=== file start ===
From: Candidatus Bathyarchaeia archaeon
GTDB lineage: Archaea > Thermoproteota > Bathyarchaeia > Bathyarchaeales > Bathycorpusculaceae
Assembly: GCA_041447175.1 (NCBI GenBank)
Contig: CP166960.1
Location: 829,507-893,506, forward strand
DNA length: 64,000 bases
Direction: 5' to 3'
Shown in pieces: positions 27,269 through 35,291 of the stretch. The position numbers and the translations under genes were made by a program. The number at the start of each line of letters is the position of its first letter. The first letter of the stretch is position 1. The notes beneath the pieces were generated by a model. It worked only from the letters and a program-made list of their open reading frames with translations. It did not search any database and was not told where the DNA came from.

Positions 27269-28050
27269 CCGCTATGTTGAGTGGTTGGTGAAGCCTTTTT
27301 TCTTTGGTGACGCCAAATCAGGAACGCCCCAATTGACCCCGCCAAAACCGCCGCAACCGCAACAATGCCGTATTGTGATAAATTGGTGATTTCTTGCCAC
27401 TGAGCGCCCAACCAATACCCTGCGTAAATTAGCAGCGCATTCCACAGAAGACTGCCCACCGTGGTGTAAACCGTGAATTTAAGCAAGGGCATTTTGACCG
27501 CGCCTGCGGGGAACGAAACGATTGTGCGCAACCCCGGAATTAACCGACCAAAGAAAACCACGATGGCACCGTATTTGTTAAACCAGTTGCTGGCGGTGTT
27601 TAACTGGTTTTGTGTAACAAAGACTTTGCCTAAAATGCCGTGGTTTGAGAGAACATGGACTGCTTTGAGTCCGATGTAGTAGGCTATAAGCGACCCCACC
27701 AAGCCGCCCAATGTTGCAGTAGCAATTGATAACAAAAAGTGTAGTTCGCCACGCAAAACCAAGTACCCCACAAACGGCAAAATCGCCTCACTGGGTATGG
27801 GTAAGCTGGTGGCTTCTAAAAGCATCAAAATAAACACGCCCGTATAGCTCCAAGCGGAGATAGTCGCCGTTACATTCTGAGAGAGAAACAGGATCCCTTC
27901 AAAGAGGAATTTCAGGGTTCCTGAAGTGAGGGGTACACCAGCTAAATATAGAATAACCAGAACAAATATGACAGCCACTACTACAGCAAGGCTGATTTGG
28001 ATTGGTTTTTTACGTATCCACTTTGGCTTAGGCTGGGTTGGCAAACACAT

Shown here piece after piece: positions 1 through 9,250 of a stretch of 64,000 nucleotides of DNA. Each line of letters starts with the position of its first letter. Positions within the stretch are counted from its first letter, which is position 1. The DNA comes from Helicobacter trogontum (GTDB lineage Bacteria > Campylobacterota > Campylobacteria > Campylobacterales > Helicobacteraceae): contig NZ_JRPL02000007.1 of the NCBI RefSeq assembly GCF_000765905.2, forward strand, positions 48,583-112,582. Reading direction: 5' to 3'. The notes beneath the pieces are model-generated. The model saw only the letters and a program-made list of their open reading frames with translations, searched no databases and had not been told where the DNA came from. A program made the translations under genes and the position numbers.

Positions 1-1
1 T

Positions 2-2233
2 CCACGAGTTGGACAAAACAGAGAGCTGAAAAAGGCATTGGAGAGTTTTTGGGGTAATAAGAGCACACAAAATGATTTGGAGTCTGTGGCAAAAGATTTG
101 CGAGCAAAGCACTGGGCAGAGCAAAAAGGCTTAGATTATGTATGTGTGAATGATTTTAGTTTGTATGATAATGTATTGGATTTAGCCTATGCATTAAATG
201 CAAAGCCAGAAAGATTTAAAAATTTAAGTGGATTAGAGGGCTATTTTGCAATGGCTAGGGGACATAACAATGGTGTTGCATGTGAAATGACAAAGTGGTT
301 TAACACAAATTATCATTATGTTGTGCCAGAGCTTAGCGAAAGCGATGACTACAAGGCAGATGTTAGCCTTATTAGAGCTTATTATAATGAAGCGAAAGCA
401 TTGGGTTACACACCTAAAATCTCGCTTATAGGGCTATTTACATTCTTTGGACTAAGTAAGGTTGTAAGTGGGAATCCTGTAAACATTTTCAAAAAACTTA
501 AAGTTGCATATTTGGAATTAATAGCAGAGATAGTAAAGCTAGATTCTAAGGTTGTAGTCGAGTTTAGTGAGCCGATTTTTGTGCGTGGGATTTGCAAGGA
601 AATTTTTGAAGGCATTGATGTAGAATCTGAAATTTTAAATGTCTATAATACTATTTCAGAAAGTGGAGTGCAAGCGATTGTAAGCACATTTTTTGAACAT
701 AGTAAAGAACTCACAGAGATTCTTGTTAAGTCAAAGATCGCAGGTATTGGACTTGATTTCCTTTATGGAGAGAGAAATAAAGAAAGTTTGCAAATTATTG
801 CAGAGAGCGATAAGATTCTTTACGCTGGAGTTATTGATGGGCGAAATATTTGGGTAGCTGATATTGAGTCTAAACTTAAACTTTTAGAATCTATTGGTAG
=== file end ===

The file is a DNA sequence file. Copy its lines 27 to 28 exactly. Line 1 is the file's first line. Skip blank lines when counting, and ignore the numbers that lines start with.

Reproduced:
401 TTGGGTTACACACCTAAAATCTCGCTTATAGGGCTATTTACATTCTTTGGACTAAGTAAGGTTGTAAGTGGGAATCCTGTAAACATTTTCAAAAAACTTA
501 AAGTTGCATATTTGGAATTAATAGCAGAGATAGTAAAGCTAGATTCTAAGGTTGTAGTCGAGTTTAGTGAGCCGATTTTTGTGCGTGGGATTTGCAAGGA